True, taxation might be an issue for some. MLP investors receive no 1099s and instead get end-of-year K-1 forms, which state the amount of capital returned that must be recognized as passive income on Schedule E. The unfamiliar K-1 form places a heavier accounting burden on the self-filer, though hefty MLP returns may (generally) make the effort worthwhile.

David Kogan, a Pennsylvania-based stockbroker who manages accounts for many retirees and recommends MLPs, notes that 90 percent of his clients hold MLPs in their non-retirement accounts, and claims the tax consequences are not at all baleful.

Two That Clear the Bar

There are currently two MLPs worthy of recommendation: Magellan Midstream Partners (NYSE: MMP) and Valero LP (NYSE: VLI). Both have proven records of distribution growth and a history of conservative asset management. Further, both MMP and VLI added new pipelines during 2002-2003, assets that will likely generate future unit-distribution growth for limited partners.

The revenue stream at both pipelines is supported by solid fundamentals. Volume growth in gasoline — the distillate that comprises 60 percent of pipeline volume at Magellan and 65 percent at Valero — enjoys secular growth of 2 percent per year. Current winter futures prices in distillates and crude are backward-dated (meaning current prices exceed the futures), which is good news for the pipelines, says Easterbrook — though not, he cautions, for their storage assets.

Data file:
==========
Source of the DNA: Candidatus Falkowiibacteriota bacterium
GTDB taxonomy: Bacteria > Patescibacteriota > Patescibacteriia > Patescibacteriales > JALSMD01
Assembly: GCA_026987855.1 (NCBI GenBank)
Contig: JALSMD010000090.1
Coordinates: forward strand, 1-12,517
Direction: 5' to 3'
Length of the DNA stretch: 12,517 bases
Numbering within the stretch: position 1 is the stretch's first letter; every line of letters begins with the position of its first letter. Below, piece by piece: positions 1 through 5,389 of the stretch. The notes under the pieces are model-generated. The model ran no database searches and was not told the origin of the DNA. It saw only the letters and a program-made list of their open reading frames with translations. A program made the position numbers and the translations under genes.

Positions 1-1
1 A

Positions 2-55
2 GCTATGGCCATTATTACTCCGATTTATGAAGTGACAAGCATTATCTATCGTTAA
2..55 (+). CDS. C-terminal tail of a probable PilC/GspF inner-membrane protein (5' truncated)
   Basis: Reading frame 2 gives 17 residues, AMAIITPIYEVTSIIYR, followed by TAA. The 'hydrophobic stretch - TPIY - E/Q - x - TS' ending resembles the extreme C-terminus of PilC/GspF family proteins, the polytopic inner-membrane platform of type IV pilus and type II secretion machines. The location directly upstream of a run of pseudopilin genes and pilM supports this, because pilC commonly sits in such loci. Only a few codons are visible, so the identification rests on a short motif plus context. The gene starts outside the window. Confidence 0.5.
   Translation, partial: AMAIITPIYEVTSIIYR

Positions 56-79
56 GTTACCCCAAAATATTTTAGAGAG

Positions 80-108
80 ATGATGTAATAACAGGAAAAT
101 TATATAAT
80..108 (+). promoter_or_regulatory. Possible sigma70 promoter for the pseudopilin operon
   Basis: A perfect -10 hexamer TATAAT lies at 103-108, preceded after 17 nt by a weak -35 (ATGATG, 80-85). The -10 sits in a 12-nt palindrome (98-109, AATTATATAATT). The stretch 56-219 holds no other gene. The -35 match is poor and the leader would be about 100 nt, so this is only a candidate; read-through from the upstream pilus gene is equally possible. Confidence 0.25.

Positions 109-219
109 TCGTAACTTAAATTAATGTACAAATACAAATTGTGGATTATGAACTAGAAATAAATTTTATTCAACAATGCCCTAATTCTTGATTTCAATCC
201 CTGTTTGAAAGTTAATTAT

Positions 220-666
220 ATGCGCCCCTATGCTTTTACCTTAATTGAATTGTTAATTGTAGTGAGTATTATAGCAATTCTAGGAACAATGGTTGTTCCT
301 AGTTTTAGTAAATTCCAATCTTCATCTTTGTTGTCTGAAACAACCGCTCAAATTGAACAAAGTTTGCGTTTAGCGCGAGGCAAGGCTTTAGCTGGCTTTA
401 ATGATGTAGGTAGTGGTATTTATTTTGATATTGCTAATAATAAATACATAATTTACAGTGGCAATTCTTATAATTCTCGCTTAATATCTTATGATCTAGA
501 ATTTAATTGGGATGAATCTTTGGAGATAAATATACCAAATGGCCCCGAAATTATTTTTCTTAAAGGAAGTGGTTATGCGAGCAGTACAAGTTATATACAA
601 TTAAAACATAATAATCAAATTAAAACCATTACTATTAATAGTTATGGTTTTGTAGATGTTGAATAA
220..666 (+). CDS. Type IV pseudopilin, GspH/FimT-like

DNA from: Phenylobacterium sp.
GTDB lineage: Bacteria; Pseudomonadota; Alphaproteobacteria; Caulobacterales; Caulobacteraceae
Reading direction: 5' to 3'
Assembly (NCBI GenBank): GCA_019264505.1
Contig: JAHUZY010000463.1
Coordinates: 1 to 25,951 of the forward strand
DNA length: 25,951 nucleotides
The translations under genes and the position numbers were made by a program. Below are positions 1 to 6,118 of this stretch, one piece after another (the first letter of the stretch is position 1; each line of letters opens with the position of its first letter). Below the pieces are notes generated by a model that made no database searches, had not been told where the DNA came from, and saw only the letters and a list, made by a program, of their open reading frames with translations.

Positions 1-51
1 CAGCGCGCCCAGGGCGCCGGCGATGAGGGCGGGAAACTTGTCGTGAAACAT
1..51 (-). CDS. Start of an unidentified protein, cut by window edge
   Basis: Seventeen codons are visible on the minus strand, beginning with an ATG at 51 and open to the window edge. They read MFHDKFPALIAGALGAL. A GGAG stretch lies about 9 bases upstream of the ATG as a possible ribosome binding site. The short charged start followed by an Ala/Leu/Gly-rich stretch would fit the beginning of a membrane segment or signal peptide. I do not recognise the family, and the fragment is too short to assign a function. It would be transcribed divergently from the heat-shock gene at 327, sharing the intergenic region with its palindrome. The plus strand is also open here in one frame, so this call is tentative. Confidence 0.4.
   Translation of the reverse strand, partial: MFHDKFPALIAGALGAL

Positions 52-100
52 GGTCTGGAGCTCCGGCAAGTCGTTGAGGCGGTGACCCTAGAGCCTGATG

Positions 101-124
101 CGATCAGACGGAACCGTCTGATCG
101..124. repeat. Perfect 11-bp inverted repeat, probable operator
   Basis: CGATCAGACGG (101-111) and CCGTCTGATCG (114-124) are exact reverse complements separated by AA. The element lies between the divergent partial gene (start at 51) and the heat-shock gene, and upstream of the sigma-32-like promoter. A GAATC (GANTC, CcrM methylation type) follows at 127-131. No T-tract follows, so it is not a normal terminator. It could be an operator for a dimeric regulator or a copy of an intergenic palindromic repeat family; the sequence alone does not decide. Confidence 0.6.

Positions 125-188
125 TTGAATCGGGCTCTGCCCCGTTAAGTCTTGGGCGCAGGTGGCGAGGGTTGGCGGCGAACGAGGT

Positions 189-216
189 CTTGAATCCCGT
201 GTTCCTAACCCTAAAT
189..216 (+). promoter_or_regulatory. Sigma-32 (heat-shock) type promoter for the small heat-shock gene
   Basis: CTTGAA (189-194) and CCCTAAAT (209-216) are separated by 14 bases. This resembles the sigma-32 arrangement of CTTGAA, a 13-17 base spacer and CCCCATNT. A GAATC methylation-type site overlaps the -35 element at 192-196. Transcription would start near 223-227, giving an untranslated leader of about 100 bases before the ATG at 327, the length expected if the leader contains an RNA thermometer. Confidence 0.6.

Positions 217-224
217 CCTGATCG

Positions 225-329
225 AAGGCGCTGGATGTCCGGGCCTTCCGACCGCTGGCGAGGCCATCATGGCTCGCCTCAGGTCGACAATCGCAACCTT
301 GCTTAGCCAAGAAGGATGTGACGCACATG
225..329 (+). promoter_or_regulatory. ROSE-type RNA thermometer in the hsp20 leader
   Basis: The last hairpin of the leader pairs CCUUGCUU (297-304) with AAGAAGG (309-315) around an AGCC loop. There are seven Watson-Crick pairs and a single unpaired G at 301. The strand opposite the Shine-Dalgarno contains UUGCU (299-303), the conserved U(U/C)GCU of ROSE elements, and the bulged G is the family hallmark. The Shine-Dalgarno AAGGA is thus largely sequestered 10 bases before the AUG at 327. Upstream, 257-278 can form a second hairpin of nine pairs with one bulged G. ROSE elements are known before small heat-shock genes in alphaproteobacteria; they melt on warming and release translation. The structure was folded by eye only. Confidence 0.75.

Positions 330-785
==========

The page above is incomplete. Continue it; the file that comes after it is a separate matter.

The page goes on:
Magellan's 6,700-mile pipeline traverses 11 Midwestern states and ranks fifth among U.S. pipelines in barrel-miles shipped. Its product terminals afford strategic access to the Houston Ship Channel and New York Harbor, and the partnership also owns an ammonia pipeline that originates in Texas and Oklahoma and extends into the Midwest. As with Valero, Magellan's coverage ratio, an estimated 1.5 times, is excellent and Easterbrook, who rates the company's shares “outperform,” expects “distribution growth from existing assets.”

Valero owns and operates over 4,200 miles of crude oil and refined product pipelines, primarily in the Southwest. Valero management holds a high percentage of current assets in cash — 46 percent compared to the MLP group average of 21 percent — which gives the partnership the potential to increase distribution simply by lowering its coverage ratio of 1.3 times (from the 1.0 average.) The partnership is tightly linked to Valero, the nation's largest independent refiner, as its pipelines supply Valero's refineries with crude and transport Valero's product into key markets. Even though the partnership is between 60 and 70 percent exposed to Valero, Easterbrook, who rates the shares “outperform,” says, “even when refining margins are pathetic, the pipeline volumes are fairly stable, since the terminals are close to major markets.”

MLPs may seem exotic to some, but as you can see, they are actually a rather conservative play for investors looking for some steady income and perhaps a bit of diversification.